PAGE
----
The new Tax Cuts and Jobs Act provides a 20% non-itemized deduction for “qualified business income” (business income received by an owner of a pass-through entity) beginning in 2018.
Such pass-through income - reduced by this new deduction - is then taxed at the pass-through owner’s normal marginal rates, which have also been reduced under the new law. This deduction can result in significantly lower effective tax rates on pass-through income. With the new maximum tax rate of 37% for individuals, pass-through income that qualifies for the 20% deduction will now be taxed effectively at a maximum federal rate of 29.6% (down from 39.6%).
South Carolina already has a reduced tax rate (3% as opposed to the 7% rate on other income) for “active trade or business income” received by the owner of a pass-through business. If South Carolina also adopts the new 20% federal deduction to calculate South Carolina taxable income, South Carolina residents will enjoy an even lower effective tax rate on their South Carolina pass-through income.
The rules are set out in new Internal Revenue Code § 199A, which contains a Byzantine series of overlapping limitations, qualifications and definitional provisions that will not win any awards for tax simplification.
The key provisions of the new deduction are summarized as follows:
The 20% deduction applies to business income generated by any business entity other than a C corporation. Accordingly, the deduction will apply for pass-through income from partnerships, limited liability companies that are taxed as partnerships or as disregarded entities, S corporations and even sole proprietorships.
The new deduction may prompt C corporations to consider whether they should convert to S corporation status. There are numerous factors that must be analyzed in connection with such a conversion, but there are two countervailing points in the new tax law that may make C corporation status more attractive. First, the new tax law reduced the maximum rate for C corporations to 21% (down from 35%). The markedly lower rate reduces the impact of double taxation for C corporations that distribute income to their shareholders. Moreover, certain businesses that retain their income might consider converting to C corporation status. Even with the lower rates on pass-through income (potentially 29.6% maximum), a C corporation’s taxable income is taxed only at 21%, unless and until that income is distributed to its shareholders.
Second, the 20% deduction (like most of the individual income tax provisions of the new act) will expire (or “sunset”) after 2025. In other words, beginning in 2026, tax rates on pass-through are scheduled to revert to their pre-2018 levels. Taxpayers considering a change in status must weigh the potentially temporary benefit of the conversion against the costs of the conversion and the costs of a possible second change of status in 2026.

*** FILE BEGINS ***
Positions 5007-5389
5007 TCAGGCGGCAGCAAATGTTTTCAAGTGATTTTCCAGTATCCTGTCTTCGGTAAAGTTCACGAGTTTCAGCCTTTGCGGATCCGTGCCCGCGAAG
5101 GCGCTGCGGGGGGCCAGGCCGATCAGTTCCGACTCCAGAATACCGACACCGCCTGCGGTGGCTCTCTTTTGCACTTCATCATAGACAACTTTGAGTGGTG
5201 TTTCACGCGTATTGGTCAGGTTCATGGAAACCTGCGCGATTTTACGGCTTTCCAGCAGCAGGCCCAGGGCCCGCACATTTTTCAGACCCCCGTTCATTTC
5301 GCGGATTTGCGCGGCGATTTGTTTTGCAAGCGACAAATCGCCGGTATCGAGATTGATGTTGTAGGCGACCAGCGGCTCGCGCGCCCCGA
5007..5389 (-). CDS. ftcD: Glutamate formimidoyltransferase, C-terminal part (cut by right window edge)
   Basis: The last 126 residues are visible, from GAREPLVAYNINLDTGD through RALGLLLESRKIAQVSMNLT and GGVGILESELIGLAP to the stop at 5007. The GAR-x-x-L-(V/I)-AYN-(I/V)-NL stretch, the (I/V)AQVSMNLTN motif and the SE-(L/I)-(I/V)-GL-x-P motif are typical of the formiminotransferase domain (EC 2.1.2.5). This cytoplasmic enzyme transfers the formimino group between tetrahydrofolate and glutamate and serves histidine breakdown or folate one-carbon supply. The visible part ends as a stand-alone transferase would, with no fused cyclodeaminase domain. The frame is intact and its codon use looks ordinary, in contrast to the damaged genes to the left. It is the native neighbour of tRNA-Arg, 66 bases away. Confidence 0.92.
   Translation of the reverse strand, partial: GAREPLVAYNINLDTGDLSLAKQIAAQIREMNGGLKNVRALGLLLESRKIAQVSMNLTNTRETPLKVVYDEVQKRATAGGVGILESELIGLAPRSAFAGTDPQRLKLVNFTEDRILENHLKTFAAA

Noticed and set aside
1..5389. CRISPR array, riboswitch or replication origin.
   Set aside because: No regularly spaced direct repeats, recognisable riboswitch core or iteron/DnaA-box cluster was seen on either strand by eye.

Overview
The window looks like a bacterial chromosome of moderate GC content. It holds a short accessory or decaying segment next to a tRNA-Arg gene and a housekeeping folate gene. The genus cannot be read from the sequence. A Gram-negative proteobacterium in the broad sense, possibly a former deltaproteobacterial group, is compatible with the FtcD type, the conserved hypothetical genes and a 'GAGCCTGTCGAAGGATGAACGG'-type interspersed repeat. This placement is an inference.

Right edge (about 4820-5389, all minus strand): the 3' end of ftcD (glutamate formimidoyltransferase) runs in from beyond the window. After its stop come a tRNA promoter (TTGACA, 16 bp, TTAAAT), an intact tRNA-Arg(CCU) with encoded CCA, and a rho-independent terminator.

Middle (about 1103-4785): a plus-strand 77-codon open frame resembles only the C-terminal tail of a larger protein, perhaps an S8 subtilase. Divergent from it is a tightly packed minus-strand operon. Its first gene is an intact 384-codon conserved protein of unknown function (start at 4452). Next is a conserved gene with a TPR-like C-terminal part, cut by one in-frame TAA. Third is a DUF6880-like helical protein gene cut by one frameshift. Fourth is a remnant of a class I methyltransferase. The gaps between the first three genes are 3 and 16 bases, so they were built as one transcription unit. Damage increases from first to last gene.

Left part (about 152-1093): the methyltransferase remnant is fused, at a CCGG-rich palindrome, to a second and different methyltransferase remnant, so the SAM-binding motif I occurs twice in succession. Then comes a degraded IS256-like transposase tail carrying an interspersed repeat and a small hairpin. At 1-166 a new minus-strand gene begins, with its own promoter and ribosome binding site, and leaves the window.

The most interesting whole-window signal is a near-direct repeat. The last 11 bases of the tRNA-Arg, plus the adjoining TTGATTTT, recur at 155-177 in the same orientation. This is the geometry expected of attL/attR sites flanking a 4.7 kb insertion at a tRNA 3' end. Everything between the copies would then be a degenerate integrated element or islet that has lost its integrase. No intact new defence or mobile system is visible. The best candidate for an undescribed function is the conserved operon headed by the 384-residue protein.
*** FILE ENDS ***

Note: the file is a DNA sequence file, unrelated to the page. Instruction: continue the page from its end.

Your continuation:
The 20% deduction applies to any income from a business, so long as that income is effectively connected with the conduct of a United States business. So generally speaking, Section 199A applies to business income generated from operations in the United States.
The deduction does apply to rental income (assuming that the rental operations amount to a business). But the deduction does not apply to certain types of investment income generated by a pass-through entity.
“Qualified business income” generally does not include compensatory payments received by pass-through owners. Consequently, the deduction does not apply to (i) reasonable compensation paid to the taxpayer by any qualified business of the taxpayer for services rendered with respect to the business, (ii) any guaranteed payment paid to a partner (or member) for services rendered with respect to the business, or (iii) to the extent provided in regulations (there are no regulations yet), certain other payments to partners for services rendered with respect to the business.
The exclusion of guaranteed payments may cause partnerships and LLCs to reconsider compensation arrangements with their owners. A guaranteed payment received by a partner will not be eligible for the deduction (and incidentally will decrease the amount of income subject to the deduction). It may be possible for partnerships and LLCs to structure the payment as a priority profits allocation, which may qualify for the deduction.
A taxpayer who receives pass-through income from a specified service business can fully use the 20% deduction if the taxpayer’s taxable income is less than $315,000 (if married) or $157,500 (if single). The deduction phases out as taxable income increases, so that there is no deduction for a taxpayer whose taxable income exceeds $415,000 (if married) or $205,500 (if single). For these purposes, “taxable income” is determined without the 20% deduction.
But such businesses may also use the deduction even when their taxable income exceeds such limits. The owners of such other pass-through businesses may use the deduction up to the greater of (a) 50% of the W-2 wages paid by the business (including to the owners) or (b) the sum of (i) 25% of W-2 wages paid by the business and (ii) 2.5% of the business’s capital (i.e., the unadjusted basis of the depreciable assets of the business). It is the last test (2.5% of unadjusted basis) that allows real estate businesses to benefit from the deduction, even in cases where they have few employees.
In sum, the new 20% pass-through income deduction can add up to big tax savings for business owners and should also prompt businesses to reconsider their business structures to ensure that they are obtaining the most benefit from the new tax law.